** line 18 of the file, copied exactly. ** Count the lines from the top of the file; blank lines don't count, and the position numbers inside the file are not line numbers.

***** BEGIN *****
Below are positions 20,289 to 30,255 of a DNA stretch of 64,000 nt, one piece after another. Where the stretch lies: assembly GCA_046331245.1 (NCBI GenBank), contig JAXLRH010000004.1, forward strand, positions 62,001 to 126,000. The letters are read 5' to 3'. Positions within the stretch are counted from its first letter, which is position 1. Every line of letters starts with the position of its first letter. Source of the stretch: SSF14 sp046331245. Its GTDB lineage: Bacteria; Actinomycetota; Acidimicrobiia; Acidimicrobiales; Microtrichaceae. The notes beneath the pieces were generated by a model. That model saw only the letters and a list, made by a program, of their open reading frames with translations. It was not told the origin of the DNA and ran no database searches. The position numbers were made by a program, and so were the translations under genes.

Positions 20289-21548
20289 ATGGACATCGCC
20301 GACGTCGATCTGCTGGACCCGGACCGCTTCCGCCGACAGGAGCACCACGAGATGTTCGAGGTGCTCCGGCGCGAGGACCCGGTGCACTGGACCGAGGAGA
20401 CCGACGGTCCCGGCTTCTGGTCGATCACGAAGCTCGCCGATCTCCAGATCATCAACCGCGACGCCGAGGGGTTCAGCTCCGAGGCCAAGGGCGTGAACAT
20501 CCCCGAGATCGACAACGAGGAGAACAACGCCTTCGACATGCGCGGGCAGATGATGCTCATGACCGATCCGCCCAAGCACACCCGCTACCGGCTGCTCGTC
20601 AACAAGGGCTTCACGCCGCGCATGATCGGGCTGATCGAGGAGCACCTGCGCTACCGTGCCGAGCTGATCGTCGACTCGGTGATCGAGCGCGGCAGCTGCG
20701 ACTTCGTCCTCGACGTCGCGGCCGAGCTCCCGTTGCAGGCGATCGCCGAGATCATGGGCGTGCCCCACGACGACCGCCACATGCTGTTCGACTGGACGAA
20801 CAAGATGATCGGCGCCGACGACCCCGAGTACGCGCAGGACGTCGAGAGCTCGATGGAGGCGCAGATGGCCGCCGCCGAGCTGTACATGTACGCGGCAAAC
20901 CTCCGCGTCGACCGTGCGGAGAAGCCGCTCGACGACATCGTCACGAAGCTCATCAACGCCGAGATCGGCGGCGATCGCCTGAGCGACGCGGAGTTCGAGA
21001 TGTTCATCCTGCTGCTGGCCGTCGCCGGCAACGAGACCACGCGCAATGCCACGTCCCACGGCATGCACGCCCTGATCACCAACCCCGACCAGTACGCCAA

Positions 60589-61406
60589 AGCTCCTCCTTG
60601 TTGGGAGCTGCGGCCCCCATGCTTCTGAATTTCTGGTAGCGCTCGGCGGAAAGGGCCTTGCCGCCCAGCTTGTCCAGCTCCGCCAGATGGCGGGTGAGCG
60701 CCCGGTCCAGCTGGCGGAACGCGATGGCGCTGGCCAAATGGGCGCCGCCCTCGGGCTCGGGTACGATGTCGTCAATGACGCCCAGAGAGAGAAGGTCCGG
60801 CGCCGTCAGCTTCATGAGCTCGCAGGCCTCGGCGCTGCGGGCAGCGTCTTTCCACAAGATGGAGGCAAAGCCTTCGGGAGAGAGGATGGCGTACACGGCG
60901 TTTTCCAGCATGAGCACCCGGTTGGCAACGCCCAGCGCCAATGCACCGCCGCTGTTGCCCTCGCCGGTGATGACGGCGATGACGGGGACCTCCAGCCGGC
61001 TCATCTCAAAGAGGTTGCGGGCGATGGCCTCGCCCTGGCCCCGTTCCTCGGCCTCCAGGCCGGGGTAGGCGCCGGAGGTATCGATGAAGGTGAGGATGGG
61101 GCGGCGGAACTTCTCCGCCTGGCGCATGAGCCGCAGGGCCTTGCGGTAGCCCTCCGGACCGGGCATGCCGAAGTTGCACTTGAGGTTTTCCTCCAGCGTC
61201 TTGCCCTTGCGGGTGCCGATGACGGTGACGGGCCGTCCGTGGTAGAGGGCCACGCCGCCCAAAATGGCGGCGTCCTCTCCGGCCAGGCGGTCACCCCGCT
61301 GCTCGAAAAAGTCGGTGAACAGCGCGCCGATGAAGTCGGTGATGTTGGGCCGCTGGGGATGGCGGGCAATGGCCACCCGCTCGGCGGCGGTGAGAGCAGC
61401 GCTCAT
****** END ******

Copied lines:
61001 TCATCTCAAAGAGGTTGCGGGCGATGGCCTCGCCCTGGCCCCGTTCCTCGGCCTCCAGGCCGGGGTAGGCGCCGGAGGTATCGATGAAGGTGAGGATGGG